“Every year, my students rank Shakespeare as the favorite author that we’ve read,” Buck told Fox News Digital. “Classic literature is truly timeless, touching on the universal aspects of human nature, society, and the world at large. One girl told me that ‘Romeo and Juliet’ is the first book that really ‘got her.’ Abusive parents, young love, street violence, braggadocio, fickle young men—if kids are struggling to ‘relate’ to Shakespeare, it’s the teacher’s fault, not the bard’s.”
Emma Johnson has been teaching for seven years, first in public school in rural west Texas for two years, and now at a small international Christian school in Moscow, Russia, where she is the department chair for the History Department and has contributed to writing curriculum for her previous schools. She too called classical literature an “extremely important” part of the curriculum.
“Classical literature is extremely important to educating our students,” she told Fox News Digital. “Shakespeare, Orwell, Twain, Harper Lee, any and all classics should be encouraged and read in the classroom.”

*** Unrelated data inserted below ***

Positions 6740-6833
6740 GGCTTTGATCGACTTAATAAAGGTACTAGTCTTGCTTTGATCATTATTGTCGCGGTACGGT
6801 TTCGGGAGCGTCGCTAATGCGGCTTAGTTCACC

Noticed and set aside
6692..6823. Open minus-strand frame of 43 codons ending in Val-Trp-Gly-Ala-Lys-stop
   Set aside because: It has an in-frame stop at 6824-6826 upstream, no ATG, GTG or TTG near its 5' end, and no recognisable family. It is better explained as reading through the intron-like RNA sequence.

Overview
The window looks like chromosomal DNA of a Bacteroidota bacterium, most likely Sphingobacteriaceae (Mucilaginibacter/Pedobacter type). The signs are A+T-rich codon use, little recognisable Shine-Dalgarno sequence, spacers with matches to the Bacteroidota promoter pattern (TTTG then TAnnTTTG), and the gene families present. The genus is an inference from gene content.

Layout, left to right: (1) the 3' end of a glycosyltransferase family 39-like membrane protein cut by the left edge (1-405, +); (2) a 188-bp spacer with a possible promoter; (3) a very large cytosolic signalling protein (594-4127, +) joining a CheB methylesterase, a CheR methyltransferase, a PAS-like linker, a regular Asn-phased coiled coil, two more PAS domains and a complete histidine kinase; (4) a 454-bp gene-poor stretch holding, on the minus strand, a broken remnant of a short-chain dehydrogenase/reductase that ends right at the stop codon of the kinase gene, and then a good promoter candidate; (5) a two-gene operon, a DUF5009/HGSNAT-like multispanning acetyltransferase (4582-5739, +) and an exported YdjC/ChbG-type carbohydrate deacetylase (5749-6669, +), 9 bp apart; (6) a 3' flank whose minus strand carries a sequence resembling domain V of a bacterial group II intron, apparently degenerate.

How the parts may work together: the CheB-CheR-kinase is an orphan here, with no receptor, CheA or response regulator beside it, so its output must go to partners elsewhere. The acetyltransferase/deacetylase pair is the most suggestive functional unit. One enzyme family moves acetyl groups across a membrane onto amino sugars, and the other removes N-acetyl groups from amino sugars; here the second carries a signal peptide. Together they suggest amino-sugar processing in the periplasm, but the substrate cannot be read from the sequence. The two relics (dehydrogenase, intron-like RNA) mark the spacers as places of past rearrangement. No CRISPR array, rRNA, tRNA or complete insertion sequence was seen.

Like Buck, Johnson said that the onus is on teachers to make sure students are engaged with the classical text.
“I find students that read classical literature with a teacher who loves classical literature, they enjoy it as well and are able to engage with the literature,” she said. “So often it is pointed out that the students do not like classical literature because they cannot connect with the material, but the stories are so timeless that it is impossible for students to not find something they can connect with in the stories.”
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Lewis and some progressive voices have noted the conservative-led attempts to challenge books as well, recently calling out an attempt to ban LGBTQ books.
“And so when we take away these books, I think we’re telling the kids they don’t matter,” she told Fox News. “And I also think that we’re…we’re also doing the kids who are not members of the LGBTQ community a disservice because these books give them opportunity to learn about this community and how they can become an ally and how they can support them. And so I really it saddens me to know that this is something that is happening in 2022 and is happening in the U.S.”
“Conservatives point fingers at progressives for banning Seuss, while then turning around and doing the same thing once they get in power,” Johnson noted, referencing the attempts to ban Dr. Seuss children’s books over imagery criticized as racist.
“There’s a widespread instinct for cancelation right now in the culture on both sides of things,” Fury agreed.